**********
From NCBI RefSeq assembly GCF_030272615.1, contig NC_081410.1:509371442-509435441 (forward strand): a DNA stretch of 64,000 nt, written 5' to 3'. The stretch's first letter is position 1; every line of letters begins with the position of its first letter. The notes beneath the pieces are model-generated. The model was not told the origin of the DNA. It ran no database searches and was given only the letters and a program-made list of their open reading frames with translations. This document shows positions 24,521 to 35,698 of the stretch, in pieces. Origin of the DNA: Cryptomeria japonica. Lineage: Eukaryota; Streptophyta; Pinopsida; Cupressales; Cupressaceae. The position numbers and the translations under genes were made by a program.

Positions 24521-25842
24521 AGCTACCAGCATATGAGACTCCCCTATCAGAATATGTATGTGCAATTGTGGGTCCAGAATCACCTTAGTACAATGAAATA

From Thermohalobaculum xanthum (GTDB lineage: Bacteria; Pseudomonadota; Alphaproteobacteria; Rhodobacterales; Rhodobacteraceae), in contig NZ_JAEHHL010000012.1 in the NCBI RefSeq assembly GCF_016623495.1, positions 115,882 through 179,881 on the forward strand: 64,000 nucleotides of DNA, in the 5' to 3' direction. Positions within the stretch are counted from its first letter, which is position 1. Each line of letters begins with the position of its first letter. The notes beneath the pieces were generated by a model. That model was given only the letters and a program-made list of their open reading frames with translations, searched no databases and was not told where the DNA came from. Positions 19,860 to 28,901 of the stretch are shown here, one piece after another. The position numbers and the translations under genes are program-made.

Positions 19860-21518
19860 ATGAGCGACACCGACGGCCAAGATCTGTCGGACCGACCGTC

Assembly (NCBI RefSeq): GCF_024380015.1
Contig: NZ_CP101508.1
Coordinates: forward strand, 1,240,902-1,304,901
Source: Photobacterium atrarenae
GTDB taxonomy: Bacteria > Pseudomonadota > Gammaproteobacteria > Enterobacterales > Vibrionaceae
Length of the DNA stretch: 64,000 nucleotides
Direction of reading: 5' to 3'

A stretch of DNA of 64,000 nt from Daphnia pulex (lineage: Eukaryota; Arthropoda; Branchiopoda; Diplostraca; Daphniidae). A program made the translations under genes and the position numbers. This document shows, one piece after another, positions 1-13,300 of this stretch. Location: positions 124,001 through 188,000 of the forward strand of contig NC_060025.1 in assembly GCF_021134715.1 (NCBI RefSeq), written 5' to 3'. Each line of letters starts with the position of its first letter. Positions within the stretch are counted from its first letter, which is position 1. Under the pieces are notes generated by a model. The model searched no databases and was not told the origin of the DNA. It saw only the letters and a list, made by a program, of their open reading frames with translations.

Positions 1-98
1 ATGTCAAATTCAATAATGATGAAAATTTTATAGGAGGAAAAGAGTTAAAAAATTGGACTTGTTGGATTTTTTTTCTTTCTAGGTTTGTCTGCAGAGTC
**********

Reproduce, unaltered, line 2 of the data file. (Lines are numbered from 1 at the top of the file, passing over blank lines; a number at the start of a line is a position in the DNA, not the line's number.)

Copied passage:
Positions 24521-25842